Thursday, September 25, 2014

Testing A Collaborative DDoS Defense In A Red Team/Blue Team Exercise

Red Team analysis is useful in a scenario where an offensive and a defensive force can be clearly demarcated.  Many security specialists who produce a defensive system are often the same individuals who test the systems they just produced.  This approach “results in simple and incomplete tests, because system designers are naturally biased towards proving that their system works,” (pp. 1).

The Defense Advanced Research Projects Agency funds studies in order to encourage systematic testing, especially when the testing procedures involve Red Team vs. Blue Team exercises.  In Red Team analysis, rules of engagement are established.  Sometimes, analysis is done in phases.  First, the Blue Team makes an offensive action.  Then, the Red Team responds while the Blue Team is frozen.  In other analysis or testing scenarios, the Red and Blue teams make simultaneous actions and developments.

This study used Red Team analysis to test the security of a new software from a denial of services attack.  First, rules of engagement were established.  For example, the Red Team could only attack the software through means in which the software would normally be used.  Administrators of the study considered the Red Team successful only if the Blue Team did not notice any intrusions or odd behavior.  Normally, denial of service attacks require coordinate from hundreds, or sometimes thousands, of several bot machines.  This study reduced the scope tremendously, actually making it easier for the Red Team to be successful. 

After testing at least seven different tactics hackers could use to perpetrate a denial of service attack, the analysis showed that while the software was effective in protecting against attacks it was designed to handle, it had “significant vulnerabilities,” (pp. 14).  As a result, both the Red Team and Blue Team learned a considerable amount of the security of the software and of various denial of services attacks (pp. 14).

Red Team analysis is a valuable tool for greater understanding of the issue from both a protagonist and antagonist point of view.  Judging from this study, it appears that Red Team analysis is more enlightening when members of either team can have no stake on the success or failure of the other team.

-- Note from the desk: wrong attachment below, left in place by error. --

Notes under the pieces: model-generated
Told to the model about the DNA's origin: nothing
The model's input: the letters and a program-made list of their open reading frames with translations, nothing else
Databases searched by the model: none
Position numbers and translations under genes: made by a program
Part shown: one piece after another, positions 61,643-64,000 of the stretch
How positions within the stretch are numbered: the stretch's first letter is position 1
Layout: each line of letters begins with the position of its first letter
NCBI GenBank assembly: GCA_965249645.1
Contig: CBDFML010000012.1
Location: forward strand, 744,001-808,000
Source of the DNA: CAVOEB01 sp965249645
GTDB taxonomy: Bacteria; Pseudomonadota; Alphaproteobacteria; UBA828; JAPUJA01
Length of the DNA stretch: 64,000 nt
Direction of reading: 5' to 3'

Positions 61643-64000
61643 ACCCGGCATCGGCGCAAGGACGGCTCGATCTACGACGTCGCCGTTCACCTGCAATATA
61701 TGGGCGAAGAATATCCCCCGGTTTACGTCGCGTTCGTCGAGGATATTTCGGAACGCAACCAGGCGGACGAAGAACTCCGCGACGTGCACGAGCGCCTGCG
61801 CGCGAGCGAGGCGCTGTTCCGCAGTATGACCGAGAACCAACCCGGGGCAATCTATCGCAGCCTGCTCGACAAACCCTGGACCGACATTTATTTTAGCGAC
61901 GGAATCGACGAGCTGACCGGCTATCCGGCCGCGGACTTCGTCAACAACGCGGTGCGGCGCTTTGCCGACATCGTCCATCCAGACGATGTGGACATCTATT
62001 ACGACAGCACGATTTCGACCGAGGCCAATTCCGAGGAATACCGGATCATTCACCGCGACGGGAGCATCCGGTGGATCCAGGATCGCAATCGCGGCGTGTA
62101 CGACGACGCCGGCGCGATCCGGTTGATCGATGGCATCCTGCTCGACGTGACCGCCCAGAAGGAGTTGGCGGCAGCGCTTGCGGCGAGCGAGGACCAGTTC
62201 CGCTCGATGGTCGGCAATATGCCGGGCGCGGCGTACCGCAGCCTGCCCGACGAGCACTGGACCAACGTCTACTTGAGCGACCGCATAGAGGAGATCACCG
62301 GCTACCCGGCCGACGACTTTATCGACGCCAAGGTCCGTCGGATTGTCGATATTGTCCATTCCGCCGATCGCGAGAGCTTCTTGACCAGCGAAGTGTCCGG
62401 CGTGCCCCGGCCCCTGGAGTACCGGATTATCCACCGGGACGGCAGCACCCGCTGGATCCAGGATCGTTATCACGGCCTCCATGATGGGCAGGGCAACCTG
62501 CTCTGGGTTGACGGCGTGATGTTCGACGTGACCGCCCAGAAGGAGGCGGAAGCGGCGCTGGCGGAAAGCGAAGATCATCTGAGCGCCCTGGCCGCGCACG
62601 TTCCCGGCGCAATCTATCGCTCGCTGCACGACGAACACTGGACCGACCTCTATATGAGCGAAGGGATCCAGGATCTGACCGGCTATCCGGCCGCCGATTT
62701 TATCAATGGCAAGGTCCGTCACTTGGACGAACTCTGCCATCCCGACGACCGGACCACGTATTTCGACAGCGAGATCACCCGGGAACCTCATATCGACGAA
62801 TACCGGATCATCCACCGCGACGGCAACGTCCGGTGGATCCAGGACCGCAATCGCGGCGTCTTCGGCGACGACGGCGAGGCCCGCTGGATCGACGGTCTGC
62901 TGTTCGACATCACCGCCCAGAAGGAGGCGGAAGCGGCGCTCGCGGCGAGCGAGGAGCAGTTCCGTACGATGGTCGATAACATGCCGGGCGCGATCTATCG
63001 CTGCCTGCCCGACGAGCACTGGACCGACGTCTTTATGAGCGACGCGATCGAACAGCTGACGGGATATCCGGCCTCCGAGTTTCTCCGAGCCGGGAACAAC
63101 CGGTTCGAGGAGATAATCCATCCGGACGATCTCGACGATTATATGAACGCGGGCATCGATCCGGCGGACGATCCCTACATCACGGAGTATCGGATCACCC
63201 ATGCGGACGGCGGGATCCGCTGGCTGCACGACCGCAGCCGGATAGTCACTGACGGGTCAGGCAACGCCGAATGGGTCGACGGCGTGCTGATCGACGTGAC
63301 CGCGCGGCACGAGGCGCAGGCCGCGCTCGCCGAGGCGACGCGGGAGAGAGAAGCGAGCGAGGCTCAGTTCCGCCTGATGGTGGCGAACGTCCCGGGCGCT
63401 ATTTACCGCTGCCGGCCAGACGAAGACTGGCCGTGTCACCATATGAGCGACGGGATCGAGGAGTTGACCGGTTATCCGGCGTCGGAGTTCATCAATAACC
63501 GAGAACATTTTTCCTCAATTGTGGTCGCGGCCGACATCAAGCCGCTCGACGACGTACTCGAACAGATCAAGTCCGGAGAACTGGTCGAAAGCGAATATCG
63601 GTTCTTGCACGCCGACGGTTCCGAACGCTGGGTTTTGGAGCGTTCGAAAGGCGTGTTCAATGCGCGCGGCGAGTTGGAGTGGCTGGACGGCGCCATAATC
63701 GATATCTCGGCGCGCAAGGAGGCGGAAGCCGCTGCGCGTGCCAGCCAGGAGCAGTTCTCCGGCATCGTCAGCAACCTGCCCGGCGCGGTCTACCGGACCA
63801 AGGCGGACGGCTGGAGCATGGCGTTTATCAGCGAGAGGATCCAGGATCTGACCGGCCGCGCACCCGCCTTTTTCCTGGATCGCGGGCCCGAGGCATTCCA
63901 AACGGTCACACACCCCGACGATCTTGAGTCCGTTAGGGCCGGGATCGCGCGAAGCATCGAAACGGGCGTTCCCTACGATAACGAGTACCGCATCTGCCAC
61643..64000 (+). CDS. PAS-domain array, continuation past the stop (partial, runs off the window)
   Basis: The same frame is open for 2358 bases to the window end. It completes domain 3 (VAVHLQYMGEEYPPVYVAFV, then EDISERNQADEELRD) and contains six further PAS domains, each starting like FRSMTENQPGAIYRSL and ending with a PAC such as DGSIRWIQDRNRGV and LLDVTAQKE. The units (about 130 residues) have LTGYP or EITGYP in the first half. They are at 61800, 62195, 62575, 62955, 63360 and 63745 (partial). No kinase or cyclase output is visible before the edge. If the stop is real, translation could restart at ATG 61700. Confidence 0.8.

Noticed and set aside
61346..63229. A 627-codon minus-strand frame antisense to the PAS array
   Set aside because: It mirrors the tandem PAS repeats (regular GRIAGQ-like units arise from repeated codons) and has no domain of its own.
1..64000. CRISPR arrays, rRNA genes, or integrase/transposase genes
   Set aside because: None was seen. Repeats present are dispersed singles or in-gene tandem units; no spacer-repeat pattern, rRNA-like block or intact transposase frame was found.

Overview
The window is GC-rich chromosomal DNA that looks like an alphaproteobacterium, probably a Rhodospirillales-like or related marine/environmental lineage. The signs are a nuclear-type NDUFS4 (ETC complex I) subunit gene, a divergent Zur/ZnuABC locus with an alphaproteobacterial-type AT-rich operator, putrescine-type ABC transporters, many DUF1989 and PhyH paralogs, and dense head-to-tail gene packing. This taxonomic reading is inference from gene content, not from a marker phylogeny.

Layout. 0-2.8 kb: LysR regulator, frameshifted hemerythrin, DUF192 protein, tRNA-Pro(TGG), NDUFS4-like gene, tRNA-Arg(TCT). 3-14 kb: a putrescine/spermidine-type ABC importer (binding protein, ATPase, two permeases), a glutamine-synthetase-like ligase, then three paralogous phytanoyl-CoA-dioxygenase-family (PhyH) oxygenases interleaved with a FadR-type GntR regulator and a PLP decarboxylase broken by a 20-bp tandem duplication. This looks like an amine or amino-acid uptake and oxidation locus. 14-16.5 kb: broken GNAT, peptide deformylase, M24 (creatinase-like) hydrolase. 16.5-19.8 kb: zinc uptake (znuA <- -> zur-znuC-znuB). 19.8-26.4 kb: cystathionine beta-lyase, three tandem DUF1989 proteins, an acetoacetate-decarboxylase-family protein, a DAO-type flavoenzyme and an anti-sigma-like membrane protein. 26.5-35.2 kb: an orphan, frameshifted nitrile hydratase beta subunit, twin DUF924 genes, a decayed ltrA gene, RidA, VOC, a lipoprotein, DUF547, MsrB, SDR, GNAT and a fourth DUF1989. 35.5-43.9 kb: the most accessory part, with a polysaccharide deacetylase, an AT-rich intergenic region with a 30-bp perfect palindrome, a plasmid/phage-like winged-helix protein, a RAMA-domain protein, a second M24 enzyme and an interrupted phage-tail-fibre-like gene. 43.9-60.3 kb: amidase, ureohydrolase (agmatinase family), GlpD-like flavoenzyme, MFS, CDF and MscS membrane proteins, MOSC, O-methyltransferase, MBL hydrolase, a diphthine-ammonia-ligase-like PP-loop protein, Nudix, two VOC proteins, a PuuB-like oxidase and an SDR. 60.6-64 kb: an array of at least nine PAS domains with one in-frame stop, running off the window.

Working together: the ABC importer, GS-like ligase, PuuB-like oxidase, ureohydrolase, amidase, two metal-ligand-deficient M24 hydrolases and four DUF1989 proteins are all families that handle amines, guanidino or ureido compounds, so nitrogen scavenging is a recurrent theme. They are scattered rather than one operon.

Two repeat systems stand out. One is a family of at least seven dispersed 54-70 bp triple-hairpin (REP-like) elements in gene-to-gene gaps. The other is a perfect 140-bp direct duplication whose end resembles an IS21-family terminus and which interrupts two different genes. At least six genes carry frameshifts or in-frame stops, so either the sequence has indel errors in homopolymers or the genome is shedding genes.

One of the biggest strengths of Red Team analysis also appears to be a weakness.  Red Team analysis provides a simplified scenario in which theories, tactics, or analysis can be tested or simulated.  However, the simplification can create blind spots once those theories, tactics, or analysis is applied in the real world.  There may be instances that occur that were forbidden by the rules of engagement in the test scenario.

Mirkovic, J., Reiher, P., Papadopoulos, C., Hussain, A., Shepard, M., Berg, M., & Jung, R. (n.d.). Testing A Collaborative DDoS Defense In A Red Team/Blue Team Exercise (pp. 1–14). California: University of Southern California. Retrieved from


  1. Kyle,

    I found the notion that Red Team analysis provides more insight when members of either team can have no stake on the success or failure of the other team fascinating. What is something someone in charge of implementing the technique can do to increase the likelihood that this practice is followed?

  2. Kyle, the study you examined appears to look at using Red Teaming as a way of discovering vulnerabilities or weaknesses in a current system. What are your thoughts on the effectiveness of this methodology as a forecasting tool?

  3. Ricardo - I think establishing clear rules of engagement of essential. The opposite teams should be physically isolated from one another. The environment should be completely conflictual, so I would discourage 'diplomacy' sessions.

    Harrison - While it is true that the method involves testing vulnerabilities, those tests generate estimates as to the most effective DoS attacks. In that sense, it appears to be an effective forecasting tool at least in the cyber security world.